Yesterday we established that anti-access is neither novel nor especially radical. It is a method the weak use to overcome the strong when the strong venture onto their home ground. Coastal defenders can hope to win despite their overall inferiority. Or they can hope to prevail without fighting, persuading stronger yet far away powers that the costs of operating offshore exceed the payoffs from doing so. If so, they can dissuade adversaries from making the attempt. They win by convincing prospective antagonists to keep their distance.
Iran, like China, wants to keep U.S. forces at bay. Can it do so? Before undertaking warlike competition, Clausewitz urges strategists to survey each belligerent’s political stakes, its strength and situation, and the capacity of its government and people, as well as the likely sympathies and actions of third parties. A quick survey of these factors illuminates the differences between Iranian and Chinese anti-access strategy. Leave aside the glaring disparities between the two coastal states’ populations, economic capacity, and other indices of material strength. The Islamic Republic clearly cannot field the imposing array of anti-access weaponry China does.Enjoying this article? Click here to subscribe for full access. Just $5 a month.
But Tehran’s capacity for mischief-making remains considerable. Look at the map. As it gazes eastward across the Pacific Ocean, China’s People’s Liberation Army Navy must defend a broad, distended front—namely the China seas—against oncoming U.S. forces and America’s Asian allies. U.S. forces must approach the Persian Gulf along a narrow front. They must traverse the very predictable route through the focal point at Hormuz. The Iranian military, accordingly, can simplify its anti-access problem by closing the Strait of Hormuz. If Iranian commanders deploy their limited military capabilities adroitly, they can threaten to pummel U.S. naval forces trapped within the Persian Gulf while holding U.S. reinforcements at risk outside the Gulf, along the Gulf of Oman approaches to Iran’s coasts.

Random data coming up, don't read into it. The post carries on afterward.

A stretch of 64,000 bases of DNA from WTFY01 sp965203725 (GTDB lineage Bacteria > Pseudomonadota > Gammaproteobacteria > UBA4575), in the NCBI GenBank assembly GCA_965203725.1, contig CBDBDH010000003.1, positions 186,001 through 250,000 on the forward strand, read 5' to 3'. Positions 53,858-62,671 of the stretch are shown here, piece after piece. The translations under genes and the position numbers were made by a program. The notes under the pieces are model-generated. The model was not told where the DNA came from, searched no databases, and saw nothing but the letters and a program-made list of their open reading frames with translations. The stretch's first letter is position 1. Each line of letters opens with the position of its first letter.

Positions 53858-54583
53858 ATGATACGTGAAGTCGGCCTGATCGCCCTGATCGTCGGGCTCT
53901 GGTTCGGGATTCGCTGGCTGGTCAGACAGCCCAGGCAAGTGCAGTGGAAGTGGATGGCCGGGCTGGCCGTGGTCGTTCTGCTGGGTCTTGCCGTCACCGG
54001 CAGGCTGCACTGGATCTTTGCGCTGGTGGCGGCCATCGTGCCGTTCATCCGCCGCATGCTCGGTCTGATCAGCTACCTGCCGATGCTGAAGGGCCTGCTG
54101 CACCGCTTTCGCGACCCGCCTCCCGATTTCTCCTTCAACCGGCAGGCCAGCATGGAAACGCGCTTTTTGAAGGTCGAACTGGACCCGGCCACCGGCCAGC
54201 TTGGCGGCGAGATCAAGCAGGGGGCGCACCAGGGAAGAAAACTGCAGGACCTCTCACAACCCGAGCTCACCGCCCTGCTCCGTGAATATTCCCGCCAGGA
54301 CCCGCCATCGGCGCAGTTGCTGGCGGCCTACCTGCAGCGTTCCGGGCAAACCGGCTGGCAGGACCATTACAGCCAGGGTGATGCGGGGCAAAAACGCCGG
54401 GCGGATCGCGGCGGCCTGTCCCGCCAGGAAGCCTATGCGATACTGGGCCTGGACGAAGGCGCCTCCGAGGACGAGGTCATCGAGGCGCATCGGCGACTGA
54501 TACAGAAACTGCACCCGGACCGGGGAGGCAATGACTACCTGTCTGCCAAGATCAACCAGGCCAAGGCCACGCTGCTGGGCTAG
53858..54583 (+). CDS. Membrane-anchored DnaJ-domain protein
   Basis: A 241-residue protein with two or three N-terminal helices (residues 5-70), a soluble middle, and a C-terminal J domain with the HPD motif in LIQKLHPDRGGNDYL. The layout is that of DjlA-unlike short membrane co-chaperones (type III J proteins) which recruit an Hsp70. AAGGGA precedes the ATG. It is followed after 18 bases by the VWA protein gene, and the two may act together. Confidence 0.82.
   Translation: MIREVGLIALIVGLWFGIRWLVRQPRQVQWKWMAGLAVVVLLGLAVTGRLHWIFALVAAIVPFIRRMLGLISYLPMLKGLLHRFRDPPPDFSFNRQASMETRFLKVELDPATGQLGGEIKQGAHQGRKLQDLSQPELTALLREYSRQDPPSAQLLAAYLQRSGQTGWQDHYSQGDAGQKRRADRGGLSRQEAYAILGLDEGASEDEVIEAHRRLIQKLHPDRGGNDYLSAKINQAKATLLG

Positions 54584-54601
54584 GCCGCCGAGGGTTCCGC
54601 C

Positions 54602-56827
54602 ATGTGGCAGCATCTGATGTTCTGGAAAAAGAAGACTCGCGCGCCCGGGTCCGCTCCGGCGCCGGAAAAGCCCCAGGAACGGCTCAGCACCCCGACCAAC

Am I predicting that Tehran can render the Strait permanently impassable? No. But think about the politics, rather than the hardware and tactics, of access denial. Clausewitz observes that you can win wars in three ways: disarm your enemy, rendering him powerless to resist your demands; show him he’s unlikely to win; or convince him the costs of winning will be exorbitant, far beyond the value he places on his political stakes. Defeating the U.S. military outright probably lies beyond Iranian capacity, but Clausewitz’s other options remain open to Tehran.
Tehran, that is, can put Washington on notice that it will pay a high if not unacceptable price for access to the Gulf region. A U.S. president might hesitate before making a decision of this gravity in times of strife; he might modify U.S. deployment patterns, forcing U.S. airmen and seamen to fight inside the Persian Gulf from aircraft carriers and land bases outside the Strait of Hormuz; he might abjure the effort altogether. Tehran would either prevail or, more likely, gain time to accomplish its goals. That could be a win from the Iranian standpoint. Americans must not assume the mismatch between U.S. and Iranian military capabilities guarantees automatic victory in the Gulf.
This barely scratches the surface of a large topic. But examining the geospatial aspects of strategy is always a good way to begin parsing such topics. In my next post we’ll survey how North Korea approaches the anti-access question.